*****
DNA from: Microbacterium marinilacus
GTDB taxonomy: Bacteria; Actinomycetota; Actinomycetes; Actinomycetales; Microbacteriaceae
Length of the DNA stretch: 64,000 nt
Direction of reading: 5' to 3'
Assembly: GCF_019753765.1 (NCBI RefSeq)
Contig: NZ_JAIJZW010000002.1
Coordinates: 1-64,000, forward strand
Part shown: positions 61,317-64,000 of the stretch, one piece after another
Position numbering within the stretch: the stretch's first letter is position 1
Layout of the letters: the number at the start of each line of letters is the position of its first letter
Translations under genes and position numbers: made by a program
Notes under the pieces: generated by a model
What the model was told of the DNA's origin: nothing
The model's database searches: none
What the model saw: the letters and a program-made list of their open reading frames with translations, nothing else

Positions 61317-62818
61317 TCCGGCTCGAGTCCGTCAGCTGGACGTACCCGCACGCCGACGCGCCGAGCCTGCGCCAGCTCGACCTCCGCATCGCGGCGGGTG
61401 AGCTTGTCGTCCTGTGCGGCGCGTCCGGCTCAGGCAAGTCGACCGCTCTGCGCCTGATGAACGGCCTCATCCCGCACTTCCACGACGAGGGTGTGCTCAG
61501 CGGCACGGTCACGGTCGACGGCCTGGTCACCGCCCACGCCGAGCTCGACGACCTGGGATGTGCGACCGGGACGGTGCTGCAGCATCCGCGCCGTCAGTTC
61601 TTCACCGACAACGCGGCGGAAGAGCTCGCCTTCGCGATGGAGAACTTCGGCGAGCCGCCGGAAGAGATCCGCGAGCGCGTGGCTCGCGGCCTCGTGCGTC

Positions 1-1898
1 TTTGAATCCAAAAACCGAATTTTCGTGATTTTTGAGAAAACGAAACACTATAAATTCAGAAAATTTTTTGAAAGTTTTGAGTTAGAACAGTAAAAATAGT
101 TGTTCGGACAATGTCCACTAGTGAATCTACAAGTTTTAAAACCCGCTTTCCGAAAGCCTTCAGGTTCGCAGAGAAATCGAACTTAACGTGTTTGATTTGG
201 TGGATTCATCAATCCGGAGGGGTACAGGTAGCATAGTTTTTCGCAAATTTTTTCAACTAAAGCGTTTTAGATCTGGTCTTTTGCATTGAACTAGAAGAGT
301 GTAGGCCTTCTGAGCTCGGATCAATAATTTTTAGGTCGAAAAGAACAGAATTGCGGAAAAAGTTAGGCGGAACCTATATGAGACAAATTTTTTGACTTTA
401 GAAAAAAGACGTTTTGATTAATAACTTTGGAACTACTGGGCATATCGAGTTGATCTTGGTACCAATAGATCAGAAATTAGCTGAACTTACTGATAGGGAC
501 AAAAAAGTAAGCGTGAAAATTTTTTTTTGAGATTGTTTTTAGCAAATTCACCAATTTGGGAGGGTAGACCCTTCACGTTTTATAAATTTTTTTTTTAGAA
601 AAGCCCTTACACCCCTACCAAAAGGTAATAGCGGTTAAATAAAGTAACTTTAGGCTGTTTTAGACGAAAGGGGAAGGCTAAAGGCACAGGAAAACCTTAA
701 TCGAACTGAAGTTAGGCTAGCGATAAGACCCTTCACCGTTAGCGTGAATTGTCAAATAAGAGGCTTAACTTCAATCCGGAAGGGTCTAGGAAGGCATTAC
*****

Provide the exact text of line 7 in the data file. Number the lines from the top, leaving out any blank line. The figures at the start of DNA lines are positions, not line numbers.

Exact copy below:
Coordinates: 1-64,000, forward strand